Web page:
Originally Posted by Kayella
The Enrich 32, I follow the amount that is told to feed on the bag. I did sign up for FeedXL and checked everything out. While some levels are higher than they should be, they are not at a "dangerous" level. I added the pound of alfalfa pellets while he was on the dex as it can deplete calcium levels.
If there is something out there healthier for him, I would more than gladly switch him over. I was feeding SafeChoice but was told that was not a good feed for youngins. So I was told to try the RB. The only negative thing I've noticed is he's a pig and wolfs down the tiny pellets, choking on them
... Everything that I'm feeding/applying has been approved by my vet and farrier.
I always opt for low NSC, high fibre forage type feeds where possible, though with a very low dose 'ration balancer' such as KER for eg, as they only get in the realm of 80g daily, it doesn't matter so much. I don't personally like Purina & others who use 'product'(ie whatever they like that is the cheapest, usually by-products, rather than good & fixed ingredients). Also considering the endemic numbers of insulin resistant & obese horses, I tend to avoid products with molasses. They're the things I don't like about that particular product, but as with everything, it can depend & is also an opinion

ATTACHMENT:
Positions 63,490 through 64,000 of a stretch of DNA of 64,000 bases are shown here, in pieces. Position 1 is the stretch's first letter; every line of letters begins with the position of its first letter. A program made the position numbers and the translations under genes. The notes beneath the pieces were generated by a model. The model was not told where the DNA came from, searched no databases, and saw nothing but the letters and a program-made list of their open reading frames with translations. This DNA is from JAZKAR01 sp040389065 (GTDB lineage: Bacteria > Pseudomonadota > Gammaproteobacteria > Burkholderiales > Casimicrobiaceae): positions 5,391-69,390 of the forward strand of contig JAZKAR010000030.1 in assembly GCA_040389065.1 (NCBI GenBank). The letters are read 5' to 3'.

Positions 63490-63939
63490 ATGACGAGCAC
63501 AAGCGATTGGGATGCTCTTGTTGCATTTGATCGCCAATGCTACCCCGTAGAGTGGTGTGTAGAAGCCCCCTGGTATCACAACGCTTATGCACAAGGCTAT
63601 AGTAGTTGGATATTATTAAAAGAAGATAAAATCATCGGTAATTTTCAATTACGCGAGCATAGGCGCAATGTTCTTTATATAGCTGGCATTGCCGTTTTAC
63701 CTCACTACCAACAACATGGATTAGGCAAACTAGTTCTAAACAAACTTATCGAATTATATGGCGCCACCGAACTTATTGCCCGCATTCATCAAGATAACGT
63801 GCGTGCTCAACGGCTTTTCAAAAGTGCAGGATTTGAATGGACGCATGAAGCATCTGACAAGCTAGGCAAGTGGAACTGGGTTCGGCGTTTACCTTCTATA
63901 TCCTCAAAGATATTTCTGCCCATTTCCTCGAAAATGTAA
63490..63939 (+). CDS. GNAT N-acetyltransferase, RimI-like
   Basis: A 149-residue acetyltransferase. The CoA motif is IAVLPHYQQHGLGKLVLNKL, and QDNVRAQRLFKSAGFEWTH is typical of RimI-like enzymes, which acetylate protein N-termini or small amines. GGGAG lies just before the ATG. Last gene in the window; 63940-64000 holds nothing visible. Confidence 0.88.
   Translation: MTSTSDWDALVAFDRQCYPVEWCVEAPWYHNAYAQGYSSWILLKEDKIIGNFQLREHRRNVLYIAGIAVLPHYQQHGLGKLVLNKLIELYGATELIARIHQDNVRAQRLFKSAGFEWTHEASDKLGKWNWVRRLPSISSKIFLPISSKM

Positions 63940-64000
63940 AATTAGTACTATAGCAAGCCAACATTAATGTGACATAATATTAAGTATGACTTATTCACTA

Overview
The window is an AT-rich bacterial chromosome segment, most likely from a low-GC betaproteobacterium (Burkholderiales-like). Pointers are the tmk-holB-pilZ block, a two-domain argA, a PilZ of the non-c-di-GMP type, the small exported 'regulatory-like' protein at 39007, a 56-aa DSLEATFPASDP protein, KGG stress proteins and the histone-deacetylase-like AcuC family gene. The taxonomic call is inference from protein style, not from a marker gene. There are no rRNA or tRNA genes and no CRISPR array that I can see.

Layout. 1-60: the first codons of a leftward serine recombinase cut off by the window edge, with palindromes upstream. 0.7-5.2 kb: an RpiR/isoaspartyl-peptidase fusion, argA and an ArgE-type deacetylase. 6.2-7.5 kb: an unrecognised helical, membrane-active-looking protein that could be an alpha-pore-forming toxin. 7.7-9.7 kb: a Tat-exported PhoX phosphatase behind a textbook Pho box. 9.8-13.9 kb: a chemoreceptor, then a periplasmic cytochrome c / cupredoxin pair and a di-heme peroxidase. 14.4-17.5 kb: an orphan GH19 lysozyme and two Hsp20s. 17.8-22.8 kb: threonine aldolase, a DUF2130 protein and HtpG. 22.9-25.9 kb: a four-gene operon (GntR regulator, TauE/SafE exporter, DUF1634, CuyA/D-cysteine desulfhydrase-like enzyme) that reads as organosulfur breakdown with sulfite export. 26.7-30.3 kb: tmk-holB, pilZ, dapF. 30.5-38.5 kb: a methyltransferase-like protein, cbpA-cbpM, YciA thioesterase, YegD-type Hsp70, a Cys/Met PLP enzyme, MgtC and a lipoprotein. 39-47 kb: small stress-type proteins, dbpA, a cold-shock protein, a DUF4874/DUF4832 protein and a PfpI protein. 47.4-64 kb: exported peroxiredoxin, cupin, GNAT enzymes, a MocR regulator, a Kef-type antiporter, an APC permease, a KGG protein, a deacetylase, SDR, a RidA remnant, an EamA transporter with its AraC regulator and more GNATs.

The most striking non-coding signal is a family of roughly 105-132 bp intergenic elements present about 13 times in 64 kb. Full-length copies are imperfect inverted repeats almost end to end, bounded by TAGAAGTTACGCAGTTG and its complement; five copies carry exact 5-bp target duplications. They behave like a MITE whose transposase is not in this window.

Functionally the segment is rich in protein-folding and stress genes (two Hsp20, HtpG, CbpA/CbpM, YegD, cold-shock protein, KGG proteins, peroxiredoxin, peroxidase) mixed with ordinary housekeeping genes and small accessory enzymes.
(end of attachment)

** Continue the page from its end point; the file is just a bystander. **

Recommended amounts from manufacturers are typically higher than what is actually needed. That's great that you've been aware of & careful about balancing nutrients. Like I said, it *may* not be right, but if it's been carefully considered, nutrition-wise, it could well be perfect!
I think it's important not to oversupply protein & also what sort of protein you're giving, and also calcium is another one that can be problematic, because it is tied up with Phosphorus, Magnesium & so much else. Current research also suggests that commonly accepted ratios of Ca/Mg may leave Mg sorely lacking, particularly in situations of stress, among other things. That's bodily, metabolic, mental stress, for eg.
Overall, his PA was around -3 degrees on all feet. .... I also remember the term "bull nose" or something
Hmm, yes, vital that you're onto that. Yes, the dorsal wall appearing 'bullnosed' - that is, bulging - is one sign of possible/likely neg. PA. But that's obviously been confirmed with the rads anyway. Using padding to provide support at the back of the foot - under the frog - without putting heel walls under pressure - eg frog support wedges, can be very helpful, especially if thin soles mean there's nowhere else to go.